Game On: Lawsuit Takes on Social Gaming Ads

By Admin on December 09, 2009 | Last updated on March 21, 2019

Virtual world, real scam. That's what a class action suit filed last month against game company Zynga and social networking giant Facebook says about gaming ads on Facebook. Lead plaintiff, Rebecca Swift, claims that she was fooled into accepting two special offers from advertisers to gain extra game credits for YoVille, one of the virtual world games developed by Zynga. Swift accepted the offers to aid her virtual world experience and was then hit with $200 worth of unauthorized paymentson her Visa. Her real one.

Filed in district court in San Francisco, the suit details how plaintiffs, to get to new gaming levels, sign up for the so-called "special offers." Some of those offers, such as an IQ test and green tea offer that Swift agreed to, automatically charge the game player. Game provider Zynga seems to be taking the issue seriously, but may not be doing enough to appease consumers who have already lost money. In a November 2nd post on his blog, Zynga CEO Mark Pincus acknowledged problems with "...'scammy' advertisers and the bad user experience they create. I agree...that some of these offers misrepresent and hurt our industry."Too little, too late?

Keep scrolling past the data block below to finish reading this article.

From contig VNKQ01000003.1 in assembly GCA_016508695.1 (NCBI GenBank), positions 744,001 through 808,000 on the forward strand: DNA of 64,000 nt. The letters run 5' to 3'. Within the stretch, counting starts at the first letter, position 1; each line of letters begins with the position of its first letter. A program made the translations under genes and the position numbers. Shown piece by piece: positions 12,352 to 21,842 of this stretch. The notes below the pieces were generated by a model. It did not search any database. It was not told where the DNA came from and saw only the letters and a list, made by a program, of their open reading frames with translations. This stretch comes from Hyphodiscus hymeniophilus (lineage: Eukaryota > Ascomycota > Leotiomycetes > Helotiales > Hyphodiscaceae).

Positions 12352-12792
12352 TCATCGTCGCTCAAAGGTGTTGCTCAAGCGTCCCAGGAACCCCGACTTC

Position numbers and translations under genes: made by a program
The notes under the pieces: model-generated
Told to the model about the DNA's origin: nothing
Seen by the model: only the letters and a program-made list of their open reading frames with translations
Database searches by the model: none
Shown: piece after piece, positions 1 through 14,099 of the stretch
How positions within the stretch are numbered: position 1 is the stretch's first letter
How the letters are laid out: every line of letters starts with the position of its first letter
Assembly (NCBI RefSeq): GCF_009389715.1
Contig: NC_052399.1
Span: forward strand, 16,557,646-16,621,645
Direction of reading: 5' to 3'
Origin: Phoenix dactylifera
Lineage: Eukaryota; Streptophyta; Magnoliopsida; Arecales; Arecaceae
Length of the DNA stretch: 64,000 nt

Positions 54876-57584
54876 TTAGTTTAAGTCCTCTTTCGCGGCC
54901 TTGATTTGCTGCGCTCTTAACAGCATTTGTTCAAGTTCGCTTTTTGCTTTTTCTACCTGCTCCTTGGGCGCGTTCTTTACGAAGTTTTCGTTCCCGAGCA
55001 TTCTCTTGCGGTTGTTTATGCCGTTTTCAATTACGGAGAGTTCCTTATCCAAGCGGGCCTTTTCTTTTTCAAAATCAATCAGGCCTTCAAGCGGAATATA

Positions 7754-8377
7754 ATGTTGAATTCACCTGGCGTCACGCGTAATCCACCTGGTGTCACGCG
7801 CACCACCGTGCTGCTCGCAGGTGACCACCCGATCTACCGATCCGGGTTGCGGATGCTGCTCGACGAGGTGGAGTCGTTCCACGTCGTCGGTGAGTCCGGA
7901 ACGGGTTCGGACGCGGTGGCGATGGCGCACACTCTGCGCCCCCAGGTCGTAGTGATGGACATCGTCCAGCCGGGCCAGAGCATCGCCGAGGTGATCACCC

In addition, last month Facebook temporarily suspended one of Zynga's new games, FishVille, while it investigated whether ads in the game violated the network's advertising guidelines. It seems both these actions indicate that the companies agree there is a real problem. Who actually may be responsible for it may take more time to sort out.

As the suit makes its way through the courts, it is best for consumers to be careful when looking at the special offers linked to social gaming on Facebook, MySpace and other sites. Although the Federal Trade Commission is charged with overseeing much of e-commerce, analyst Scott Steinberg tells USA Today that there is no governing body to specifically regulate the social-gaming industry, which puts the onus on developers to police themselves. "It comes down to a question of ethics." And at this time, the FTC is aware of the lawsuit but had no further comment. 

This suit may well disappear quickly. Zynga is looking at a possible IPO sometime next year. A class action suit on the books could seriously effect the stock price, and that would be game over for company execs.

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